By Virginia Hughes | May 6, 2013 | 6 Comments
I spent several hours on Sunday afternoon in what has to be the most charming cemetery in New York City. If I didn’t know what I was looking for, I would have missed its arched iron gate, tucked into 2nd Avenue just north of East 2nd Street, where the East Village meets the Lower East Side. Once through, I walked a short brick-lined alley into something that looks more Middle-earth than Manhattan: a half-acre plot of bright green grass, lined by a 12-foot marble wall.
It was warm and sunny. A few locals had come to the secluded spot to picnic, sunbathe and read. A gray-haired woman was sitting under a tree, painting the scene from a wooden easel. I walked past them and joined a group sitting in green plastic chairs. We were there for the owners’ meeting.
The New York Marble Cemetery (not to be confused, as I did on Sunday, with the larger and showier New York City Marble Cemetery, on the other side of 2nd Avenue) was built in 1830. It has 156 underground barrel vaults, holding the remains of more than 2,000 people. There are no garish tombstones; the vaults are marked with plain stone tablets nestled in the surrounding wall. One of my ancestors — Benjamin Wright, who was chief engineer of the Erie Canal and died in 1842 — bought, and now lies in, vault 83. That makes me an owner, and it means that I have the right to go in the vault, for free, whenever my time comes. The cemetery has thousands of owners. I counted 18 at the meeting.
Caroline DuBois, from Oyster Bay, Long Island, is the leader of the cemetery’s board of trustees. For the past decade or so, she and a handful of other people have been working tirelessly to fix it up. It’s listed on the National Register of Historic Places, a special and official designation that means it will never become a skyscraper or condominium. It will be a cemetery until eaten by a massive sinkhole or drowned by rising seawaters.
The cemetery has already weathered a lot of change. The neighborhood began a slow decline not long after the cemetery was built; some families, DuBois told us, went so far as to move their dead relatives to swankier pastures in Brooklyn and the Bronx. The Lower East Side became an immigrant haven in the early 20th century and a crack den in the latter half. By the 1980s, a large section of the cemetery’s north wall had crumbled.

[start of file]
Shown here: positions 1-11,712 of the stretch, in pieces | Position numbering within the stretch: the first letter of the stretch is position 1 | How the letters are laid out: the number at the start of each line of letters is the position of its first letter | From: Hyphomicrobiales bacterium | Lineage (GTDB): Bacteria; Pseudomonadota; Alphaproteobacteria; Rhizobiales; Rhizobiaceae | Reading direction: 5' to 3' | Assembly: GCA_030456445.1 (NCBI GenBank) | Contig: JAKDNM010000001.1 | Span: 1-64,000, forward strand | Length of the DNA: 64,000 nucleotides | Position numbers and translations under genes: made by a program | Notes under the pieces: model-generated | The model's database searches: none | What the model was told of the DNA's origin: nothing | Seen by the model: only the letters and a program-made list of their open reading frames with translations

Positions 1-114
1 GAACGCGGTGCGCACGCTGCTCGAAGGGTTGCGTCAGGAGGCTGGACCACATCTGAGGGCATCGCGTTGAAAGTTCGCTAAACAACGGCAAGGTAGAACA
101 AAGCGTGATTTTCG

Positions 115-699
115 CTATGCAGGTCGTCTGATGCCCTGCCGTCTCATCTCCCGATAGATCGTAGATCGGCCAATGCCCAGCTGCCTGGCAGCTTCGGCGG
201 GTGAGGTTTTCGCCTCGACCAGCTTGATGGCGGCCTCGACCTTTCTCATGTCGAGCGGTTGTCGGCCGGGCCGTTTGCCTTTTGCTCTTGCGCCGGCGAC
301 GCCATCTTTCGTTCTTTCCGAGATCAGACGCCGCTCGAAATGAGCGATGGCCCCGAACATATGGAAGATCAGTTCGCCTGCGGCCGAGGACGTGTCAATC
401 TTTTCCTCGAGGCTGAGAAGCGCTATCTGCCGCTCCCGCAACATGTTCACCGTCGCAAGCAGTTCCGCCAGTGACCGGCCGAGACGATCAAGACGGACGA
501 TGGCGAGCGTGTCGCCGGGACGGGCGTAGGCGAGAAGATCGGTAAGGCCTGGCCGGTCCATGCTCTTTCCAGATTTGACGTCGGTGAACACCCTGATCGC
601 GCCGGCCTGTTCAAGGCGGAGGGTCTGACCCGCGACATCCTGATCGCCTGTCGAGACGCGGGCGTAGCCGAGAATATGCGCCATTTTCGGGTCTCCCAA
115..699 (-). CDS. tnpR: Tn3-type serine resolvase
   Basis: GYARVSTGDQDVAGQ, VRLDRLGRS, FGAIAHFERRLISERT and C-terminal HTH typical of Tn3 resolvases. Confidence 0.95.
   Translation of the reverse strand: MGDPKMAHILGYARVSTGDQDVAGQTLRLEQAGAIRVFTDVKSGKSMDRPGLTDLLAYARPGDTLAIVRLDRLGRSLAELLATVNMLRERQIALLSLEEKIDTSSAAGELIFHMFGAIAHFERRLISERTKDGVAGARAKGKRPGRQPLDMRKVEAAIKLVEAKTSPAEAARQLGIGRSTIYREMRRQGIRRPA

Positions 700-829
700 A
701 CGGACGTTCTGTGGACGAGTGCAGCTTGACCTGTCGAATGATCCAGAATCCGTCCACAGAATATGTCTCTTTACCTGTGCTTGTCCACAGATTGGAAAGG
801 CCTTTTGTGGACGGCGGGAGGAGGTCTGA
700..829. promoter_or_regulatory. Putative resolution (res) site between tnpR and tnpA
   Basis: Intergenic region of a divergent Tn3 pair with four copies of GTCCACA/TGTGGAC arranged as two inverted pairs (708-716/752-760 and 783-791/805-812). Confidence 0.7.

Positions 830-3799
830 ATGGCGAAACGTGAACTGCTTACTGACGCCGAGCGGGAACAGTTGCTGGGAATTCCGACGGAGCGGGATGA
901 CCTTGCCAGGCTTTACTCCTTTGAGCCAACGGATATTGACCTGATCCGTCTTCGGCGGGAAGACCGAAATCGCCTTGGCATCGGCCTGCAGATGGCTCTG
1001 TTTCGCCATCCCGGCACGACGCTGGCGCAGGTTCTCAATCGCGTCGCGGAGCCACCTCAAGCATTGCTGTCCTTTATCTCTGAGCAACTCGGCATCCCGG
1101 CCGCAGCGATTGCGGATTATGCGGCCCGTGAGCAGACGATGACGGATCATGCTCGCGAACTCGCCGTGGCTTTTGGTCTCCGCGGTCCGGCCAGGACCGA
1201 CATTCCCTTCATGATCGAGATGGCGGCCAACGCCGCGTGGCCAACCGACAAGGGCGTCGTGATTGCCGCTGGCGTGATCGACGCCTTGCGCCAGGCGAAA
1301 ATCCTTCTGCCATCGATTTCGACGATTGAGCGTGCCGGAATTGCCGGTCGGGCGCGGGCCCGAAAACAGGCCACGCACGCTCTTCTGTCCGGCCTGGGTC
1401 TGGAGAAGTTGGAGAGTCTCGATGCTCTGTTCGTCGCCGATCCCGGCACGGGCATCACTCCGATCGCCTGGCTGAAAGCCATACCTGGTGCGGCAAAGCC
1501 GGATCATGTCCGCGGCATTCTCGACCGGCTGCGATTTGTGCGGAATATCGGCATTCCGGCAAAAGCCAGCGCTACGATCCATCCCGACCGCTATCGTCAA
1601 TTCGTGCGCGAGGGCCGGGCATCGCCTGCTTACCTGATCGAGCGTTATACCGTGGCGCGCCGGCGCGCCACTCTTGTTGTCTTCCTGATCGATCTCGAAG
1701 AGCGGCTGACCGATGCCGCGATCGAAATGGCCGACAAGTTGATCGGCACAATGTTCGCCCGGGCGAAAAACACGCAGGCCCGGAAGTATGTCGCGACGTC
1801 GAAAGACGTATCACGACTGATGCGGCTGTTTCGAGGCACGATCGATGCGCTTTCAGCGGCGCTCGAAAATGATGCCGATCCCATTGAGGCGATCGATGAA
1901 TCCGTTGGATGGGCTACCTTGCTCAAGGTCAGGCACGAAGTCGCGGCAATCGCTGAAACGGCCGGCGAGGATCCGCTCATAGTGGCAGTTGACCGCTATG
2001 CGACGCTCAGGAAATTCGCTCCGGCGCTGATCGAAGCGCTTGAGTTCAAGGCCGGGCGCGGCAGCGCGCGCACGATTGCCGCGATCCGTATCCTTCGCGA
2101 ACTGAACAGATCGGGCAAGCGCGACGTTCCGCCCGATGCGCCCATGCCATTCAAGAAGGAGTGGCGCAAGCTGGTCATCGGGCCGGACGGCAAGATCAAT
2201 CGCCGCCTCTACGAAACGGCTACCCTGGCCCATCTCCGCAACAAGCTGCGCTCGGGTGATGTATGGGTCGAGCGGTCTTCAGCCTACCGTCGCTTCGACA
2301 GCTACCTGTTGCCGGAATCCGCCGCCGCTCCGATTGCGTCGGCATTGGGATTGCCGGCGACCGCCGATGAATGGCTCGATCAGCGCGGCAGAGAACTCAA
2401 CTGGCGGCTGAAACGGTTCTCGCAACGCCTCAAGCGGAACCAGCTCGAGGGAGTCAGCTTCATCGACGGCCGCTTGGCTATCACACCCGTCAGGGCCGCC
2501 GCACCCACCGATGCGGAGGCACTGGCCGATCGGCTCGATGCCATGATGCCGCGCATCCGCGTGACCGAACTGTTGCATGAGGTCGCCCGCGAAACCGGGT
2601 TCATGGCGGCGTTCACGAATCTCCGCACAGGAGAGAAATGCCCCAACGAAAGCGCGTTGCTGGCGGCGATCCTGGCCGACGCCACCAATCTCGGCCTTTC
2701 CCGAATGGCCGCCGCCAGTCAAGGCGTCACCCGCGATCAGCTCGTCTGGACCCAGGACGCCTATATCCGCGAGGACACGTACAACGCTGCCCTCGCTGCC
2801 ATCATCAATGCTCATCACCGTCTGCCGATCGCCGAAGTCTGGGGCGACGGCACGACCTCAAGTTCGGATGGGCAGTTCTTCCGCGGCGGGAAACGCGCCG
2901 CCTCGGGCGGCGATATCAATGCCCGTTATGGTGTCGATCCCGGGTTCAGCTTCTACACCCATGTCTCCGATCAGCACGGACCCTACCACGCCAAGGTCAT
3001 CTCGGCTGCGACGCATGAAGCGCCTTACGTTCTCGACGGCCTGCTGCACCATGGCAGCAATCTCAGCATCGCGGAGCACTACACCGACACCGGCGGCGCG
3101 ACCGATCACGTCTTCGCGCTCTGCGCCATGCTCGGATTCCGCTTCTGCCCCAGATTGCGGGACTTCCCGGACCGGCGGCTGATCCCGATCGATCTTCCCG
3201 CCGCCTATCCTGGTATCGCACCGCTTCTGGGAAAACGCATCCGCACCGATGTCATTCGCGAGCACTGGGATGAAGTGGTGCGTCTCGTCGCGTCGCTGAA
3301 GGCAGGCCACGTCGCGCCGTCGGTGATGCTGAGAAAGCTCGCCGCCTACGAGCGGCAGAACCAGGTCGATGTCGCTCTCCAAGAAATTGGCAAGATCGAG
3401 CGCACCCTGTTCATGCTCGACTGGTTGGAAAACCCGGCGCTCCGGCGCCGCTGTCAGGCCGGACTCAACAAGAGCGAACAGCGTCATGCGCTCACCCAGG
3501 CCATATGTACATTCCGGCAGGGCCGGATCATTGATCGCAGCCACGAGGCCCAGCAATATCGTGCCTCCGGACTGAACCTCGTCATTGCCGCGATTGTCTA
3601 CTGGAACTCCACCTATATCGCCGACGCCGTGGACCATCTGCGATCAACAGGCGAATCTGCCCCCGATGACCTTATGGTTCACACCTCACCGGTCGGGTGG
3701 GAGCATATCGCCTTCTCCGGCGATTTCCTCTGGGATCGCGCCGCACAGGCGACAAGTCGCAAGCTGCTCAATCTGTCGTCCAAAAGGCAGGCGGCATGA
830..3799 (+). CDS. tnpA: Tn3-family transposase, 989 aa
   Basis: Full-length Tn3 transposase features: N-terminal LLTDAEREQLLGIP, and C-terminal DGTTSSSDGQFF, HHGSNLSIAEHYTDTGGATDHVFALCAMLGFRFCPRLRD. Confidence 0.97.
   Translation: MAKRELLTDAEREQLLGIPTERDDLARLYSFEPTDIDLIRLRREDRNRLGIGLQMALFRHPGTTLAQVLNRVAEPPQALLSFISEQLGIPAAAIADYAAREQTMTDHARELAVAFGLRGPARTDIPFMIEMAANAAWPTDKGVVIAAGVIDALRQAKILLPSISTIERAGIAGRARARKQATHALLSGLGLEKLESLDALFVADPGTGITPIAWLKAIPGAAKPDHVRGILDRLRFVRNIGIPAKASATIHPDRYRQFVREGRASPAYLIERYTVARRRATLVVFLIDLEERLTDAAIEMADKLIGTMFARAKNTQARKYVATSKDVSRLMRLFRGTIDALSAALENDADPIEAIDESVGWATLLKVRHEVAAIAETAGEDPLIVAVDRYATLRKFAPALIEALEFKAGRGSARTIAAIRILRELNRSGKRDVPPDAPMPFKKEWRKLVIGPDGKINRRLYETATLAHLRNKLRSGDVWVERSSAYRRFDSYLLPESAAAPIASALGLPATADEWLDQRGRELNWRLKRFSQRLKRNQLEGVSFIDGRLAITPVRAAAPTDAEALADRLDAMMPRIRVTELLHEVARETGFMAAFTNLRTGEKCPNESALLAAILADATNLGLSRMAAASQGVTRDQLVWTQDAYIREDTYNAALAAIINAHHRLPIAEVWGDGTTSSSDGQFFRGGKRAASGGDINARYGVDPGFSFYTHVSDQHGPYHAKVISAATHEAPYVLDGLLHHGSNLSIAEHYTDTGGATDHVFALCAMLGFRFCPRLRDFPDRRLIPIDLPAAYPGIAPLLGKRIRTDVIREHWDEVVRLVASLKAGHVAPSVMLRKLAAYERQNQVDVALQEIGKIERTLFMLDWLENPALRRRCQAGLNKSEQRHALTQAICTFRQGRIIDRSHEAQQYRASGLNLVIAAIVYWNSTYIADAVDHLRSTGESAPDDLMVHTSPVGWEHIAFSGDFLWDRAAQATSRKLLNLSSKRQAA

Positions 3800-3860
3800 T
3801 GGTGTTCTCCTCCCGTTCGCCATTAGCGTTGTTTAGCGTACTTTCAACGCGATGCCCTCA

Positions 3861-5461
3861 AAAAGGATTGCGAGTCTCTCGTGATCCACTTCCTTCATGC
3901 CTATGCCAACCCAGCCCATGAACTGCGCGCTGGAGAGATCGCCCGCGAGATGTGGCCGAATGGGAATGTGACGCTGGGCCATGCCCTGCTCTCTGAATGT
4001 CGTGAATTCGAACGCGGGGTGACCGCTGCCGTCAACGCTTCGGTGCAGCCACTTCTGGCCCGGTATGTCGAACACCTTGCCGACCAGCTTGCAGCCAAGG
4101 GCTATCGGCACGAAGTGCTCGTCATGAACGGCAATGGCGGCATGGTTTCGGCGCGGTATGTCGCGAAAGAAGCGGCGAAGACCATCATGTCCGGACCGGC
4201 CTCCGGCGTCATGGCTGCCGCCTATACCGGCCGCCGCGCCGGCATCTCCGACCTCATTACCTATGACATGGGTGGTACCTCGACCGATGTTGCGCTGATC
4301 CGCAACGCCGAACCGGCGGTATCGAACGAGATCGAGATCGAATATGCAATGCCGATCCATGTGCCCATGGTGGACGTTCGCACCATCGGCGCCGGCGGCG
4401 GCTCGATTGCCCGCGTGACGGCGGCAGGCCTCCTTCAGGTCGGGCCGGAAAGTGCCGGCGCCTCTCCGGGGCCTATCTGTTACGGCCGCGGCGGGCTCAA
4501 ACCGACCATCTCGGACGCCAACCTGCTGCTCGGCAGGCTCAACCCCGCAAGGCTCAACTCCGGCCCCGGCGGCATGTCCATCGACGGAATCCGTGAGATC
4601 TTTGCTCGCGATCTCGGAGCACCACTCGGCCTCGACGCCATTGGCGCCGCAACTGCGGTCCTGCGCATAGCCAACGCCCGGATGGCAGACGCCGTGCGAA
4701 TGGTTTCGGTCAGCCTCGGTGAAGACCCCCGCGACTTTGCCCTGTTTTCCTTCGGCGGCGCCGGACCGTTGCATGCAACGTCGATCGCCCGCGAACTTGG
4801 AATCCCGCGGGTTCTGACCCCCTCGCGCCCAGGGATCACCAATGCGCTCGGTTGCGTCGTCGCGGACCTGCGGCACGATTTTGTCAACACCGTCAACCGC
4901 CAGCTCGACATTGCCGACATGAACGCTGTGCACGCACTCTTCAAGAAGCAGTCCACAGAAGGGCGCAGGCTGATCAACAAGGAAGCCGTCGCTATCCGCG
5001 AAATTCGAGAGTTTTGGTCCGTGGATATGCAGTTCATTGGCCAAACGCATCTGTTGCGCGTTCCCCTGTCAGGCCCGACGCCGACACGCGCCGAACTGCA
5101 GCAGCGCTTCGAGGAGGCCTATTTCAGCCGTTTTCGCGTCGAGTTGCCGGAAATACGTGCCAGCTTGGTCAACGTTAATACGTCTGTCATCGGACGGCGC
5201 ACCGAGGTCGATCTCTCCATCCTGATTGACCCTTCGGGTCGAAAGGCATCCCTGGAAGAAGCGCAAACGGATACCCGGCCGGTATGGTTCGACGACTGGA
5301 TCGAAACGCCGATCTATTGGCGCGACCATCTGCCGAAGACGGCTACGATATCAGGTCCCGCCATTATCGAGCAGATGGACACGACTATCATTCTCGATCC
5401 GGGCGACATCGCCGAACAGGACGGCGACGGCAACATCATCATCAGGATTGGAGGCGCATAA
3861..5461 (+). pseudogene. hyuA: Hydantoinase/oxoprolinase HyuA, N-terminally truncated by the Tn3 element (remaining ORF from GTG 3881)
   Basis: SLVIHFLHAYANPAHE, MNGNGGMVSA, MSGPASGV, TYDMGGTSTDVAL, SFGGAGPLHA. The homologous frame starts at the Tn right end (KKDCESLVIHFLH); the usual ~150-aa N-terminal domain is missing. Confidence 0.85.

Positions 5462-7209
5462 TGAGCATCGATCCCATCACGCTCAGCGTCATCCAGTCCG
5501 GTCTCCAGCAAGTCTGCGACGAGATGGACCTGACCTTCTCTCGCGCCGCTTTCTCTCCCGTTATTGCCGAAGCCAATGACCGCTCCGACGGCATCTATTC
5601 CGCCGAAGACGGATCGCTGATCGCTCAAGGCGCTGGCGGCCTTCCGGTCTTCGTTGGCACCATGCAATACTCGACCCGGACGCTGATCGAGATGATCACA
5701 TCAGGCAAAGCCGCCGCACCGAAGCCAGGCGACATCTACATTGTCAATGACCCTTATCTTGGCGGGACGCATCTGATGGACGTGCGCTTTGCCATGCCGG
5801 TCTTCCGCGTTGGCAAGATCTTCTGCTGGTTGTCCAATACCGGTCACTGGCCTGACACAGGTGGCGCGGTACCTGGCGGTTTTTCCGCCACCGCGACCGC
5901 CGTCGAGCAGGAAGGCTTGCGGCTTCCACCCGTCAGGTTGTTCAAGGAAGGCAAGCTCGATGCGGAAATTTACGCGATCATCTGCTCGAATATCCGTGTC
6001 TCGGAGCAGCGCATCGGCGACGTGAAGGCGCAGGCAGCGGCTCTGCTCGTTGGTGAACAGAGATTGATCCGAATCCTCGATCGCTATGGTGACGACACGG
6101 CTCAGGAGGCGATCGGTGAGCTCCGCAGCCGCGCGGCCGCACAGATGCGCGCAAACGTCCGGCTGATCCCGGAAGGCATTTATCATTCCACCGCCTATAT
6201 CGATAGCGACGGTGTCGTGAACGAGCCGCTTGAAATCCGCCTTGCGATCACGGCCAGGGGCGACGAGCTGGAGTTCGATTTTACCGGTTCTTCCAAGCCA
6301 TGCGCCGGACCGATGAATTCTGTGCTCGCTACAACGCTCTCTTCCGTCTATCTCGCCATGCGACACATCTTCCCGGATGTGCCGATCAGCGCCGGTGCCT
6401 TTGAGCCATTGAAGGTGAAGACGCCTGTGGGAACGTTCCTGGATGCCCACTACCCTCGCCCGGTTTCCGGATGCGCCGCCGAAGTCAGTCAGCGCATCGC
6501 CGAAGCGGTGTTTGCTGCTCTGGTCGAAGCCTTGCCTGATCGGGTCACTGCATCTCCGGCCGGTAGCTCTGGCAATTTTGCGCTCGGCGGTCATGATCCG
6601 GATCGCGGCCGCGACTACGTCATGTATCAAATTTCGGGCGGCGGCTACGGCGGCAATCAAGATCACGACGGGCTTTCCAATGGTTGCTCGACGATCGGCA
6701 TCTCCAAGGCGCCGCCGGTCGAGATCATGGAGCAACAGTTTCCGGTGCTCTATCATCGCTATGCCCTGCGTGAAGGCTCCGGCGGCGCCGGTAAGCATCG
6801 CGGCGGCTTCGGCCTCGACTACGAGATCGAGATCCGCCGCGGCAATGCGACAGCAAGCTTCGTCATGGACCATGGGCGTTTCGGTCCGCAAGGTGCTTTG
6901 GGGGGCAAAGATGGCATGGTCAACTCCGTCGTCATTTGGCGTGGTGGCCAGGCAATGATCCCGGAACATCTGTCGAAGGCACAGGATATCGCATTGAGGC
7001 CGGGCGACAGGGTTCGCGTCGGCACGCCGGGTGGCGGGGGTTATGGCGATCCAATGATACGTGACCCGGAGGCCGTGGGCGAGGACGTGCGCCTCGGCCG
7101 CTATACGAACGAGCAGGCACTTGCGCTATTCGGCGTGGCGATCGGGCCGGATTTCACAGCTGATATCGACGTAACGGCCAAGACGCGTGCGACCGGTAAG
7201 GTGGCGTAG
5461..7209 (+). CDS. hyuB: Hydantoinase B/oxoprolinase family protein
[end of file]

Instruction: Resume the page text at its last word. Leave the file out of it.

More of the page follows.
I stared at that gaping hole for most of the 80-minute meeting, while DuBois told us all about their slow and painful efforts to repair it. The masonry alone costs about $1,000 per running foot. Permits and regulations can be costly, too. Historic landmarks must use a particular type of expensive mortar, for example. At one point DuBois had to postpone the masons’ work because city laws demanded the wall be inspected for asbestos. The trustees spent some $40,000 on the north wall’s restoration last year and plan to spend more this year. Once that’s done, they’ll move on to the bigger project of the west wall, which butts up against the back of the Bowery Hotel. The 175-year-old wall was destroyed during the hotel’s construction several years ago. “It was a midnight bulldozer situation,” DuBois said. The trustees have exhausted every legal option to compel the hotel to pay for a replacement wall; nothing has worked. “They’re stonewalling us,” she said. We chuckled awkwardly at the pun.
DuBois also explained why the cemetery needs better fortification. Its neighbor on one side is a homeless shelter and on the other, a methadone clinic. “Bad guys come in at night,” DuBois said, leaving syringes and bottles behind. (One night several years ago, she added, the fire department barged in to stop a large brush fire caused accidentally by a man trying to keep warm.)
In the last couple of years, DuBois and the other trustees have come up with clever ways to raise money, mostly by renting out the grounds for weddings and other hip events. Stella McCartney held a fashion show there, and Blake Lively had a Vogue photo shoot under one of the cemetery’s trees. DuBois tried to market a spooky pumpkin-picking day in October, but it wasn’t too popular.
Those efforts notwithstanding, the group has nowhere near enough money to finish the walls, and few volunteers have come forward to help with the mailing lists, historical research, or tedious administrative work. So the trustees were hoping to convince the rest of us to donate to the effort, in the form of money, manpower, or both. Where do you live? they asked me several times. Brooklyn, I said. Do we have your email address?
I went to the meeting at the invitation of my aunt and uncle. It sounded like one of those impossibly quirky and wonderful New York events, plus I was curious to hear the spiel. But it didn’t move me. In fact, over the course of the meeting, I couldn’t help but wonder: why would anybody choose this strange little cemetery as their cause célèbre? Why does DuBois drive over from Oyster Bay to put on open houses and sell pumpkins? Why has Anne Brown, another trustee, spent years collecting old photographs of the people in the vaults? What’s the point of it all?
Maybe their parents and grandparents were right there under my feet, I thought, and keeping the cemetery vibrant was a way to honor their memory. But no. The cemetery’s last burial, DuBois told us cheerfully, was in 1937. She does, of course, plan to be buried there herself one day.
The dead, past or future, are not my cause. And tracing ancestry is not really my thing, either (as I’ve written about before on this blog). Isn’t it a waste, after all, to spend precious years of our waking lives in service to death?
On the other hand, there are worse places to end up than vault 83.
Top photo courtesy of Wikipedia, the rest by Virginia.